From Normanhurst to Hollywood
Past Loreto Normanhurst student, Jessica McNamee began her acting career on much loved Australian television programs ‘Home and Away’ and ‘Packed to the Rafters’. After these roles, Jessica displayed her range as an actor performing in Horror Film, ‘The Loved Ones’, Romantic Comedy ‘The Vow’, Crime Thriller ‘Locusts’ and also playing legendary Australian Tennis player Margaret Court in the biographical sports film, ‘Battle of the Sexes’. Her next role as Sonya Blade in the upcoming ‘Mortal Combat’ movie sees Jessica add action hero to her repertoire. We recently asked Jessica to reflect on her career to date and the impact of her experience as a Loreto student.
Can you identify some key shaping influences that have led to your personal and professional success?
My competitive nature was harnessed in school. I was never as competitive with others as I am with myself, however, a bit of healthy competition both academically and across the different sports I played has helped me fight and persist in an often soul-crushing and competitive industry.
Friendship is one of the biggest influences. My friends from Loreto are still some of my best friends today. They have known me since before I started in the industry and they continuously support me and keep me grounded if I am getting a little big for my britches.
Having mentors in teachers. I had a couple of teachers who just believed in me from the outset. My music and choir teacher Noni Katada definitely kept me on the straight and narrow. She nudged me to keep pursuing my talents during school and reminded me that there could be some form of career for me in the arts. I put that poor woman through hell with my unfocused creative mind.
What has been the highlight of your career to date?
I would say my most recent role – Sonya Blade in the soon the be released Mortal Kombat movie. I really fought for this role and finding out that I had booked it was one of my most precious memories to date. Not only is she an iconic and beloved character in the video games but she is one tough cookie. She certainly knows how to hold her own, can kick some butt and doesn’t suffer fools easily. A strong female lead which, unfortunately, isn’t the type of role that comes around too often in Hollywood.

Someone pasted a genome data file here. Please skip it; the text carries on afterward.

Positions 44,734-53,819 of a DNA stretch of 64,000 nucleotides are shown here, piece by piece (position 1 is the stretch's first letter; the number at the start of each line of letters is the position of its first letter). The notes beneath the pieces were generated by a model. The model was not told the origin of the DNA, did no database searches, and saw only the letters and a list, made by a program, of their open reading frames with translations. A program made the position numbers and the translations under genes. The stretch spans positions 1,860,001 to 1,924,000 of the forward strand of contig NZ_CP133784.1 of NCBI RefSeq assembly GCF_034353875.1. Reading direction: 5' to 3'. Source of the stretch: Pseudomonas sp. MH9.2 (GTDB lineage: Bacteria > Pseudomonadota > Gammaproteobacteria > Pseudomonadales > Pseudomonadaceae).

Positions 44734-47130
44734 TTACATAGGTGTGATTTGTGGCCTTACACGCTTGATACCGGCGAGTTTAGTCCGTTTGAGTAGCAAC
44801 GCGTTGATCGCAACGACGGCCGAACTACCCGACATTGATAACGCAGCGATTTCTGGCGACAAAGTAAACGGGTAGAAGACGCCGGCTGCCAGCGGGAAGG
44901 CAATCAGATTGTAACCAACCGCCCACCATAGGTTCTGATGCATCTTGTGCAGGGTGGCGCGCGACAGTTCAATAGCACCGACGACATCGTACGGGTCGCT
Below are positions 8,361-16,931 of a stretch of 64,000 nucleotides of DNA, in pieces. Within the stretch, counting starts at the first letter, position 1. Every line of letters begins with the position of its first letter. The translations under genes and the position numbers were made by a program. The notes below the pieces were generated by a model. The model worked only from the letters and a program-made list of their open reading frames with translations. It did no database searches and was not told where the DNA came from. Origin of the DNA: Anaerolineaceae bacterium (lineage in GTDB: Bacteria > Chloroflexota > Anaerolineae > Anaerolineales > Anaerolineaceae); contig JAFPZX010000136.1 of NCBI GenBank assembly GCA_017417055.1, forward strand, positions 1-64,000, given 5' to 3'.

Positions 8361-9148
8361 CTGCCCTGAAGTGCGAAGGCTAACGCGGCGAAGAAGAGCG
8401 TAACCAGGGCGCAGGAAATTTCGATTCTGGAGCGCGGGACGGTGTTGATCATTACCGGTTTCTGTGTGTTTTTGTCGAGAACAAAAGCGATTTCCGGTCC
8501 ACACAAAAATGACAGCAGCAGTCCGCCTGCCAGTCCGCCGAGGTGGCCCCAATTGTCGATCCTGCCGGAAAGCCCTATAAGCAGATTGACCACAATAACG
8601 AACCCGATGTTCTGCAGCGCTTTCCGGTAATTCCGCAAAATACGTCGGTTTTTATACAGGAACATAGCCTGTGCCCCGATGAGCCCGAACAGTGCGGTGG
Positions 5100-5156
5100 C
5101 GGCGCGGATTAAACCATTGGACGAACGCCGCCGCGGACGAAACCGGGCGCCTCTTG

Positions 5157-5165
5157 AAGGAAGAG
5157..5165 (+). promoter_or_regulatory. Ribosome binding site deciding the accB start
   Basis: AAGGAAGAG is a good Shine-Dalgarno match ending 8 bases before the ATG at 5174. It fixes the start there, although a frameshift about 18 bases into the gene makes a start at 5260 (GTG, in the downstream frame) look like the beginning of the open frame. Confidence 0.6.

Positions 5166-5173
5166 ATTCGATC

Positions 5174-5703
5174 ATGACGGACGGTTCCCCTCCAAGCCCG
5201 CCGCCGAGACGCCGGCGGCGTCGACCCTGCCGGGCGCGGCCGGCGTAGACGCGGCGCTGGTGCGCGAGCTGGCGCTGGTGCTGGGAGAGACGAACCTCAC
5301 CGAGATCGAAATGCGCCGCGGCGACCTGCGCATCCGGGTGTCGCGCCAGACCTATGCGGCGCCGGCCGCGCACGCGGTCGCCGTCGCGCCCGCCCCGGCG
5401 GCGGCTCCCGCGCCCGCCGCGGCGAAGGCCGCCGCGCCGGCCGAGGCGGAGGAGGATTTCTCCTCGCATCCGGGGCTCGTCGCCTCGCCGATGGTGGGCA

How did your Loreto education prepare you for this career?
One of the most amazing things for me about Loreto was the continued affirmation that women can do anything they put their mind to. Sexism or the ‘glass ceiling’ was something that I was only really exposed to after leaving school and going out into the workforce. Being that the entertainment industry is still considered one of the least progressive industries out there, it was all a bit of a rude shock. However, my Loreto education prepared me to not take no for an answer. To recognize that rules (and ceilings) are made to be broken. That I don’t need to take roles for the sake of working, but rather can back myself and wait for the right roles to come along. And… that I really miss collaborating with women.
You have acted across a diverse range of television and film productions from our own ‘Packed to the Rafters’, to US series ‘Sirens’ to films such as ‘The Vow’. Soon you’ll embody hero, Sonya Blade in the action film ‘Mortal Kombat’. What elements do you look for in a role before you take it on?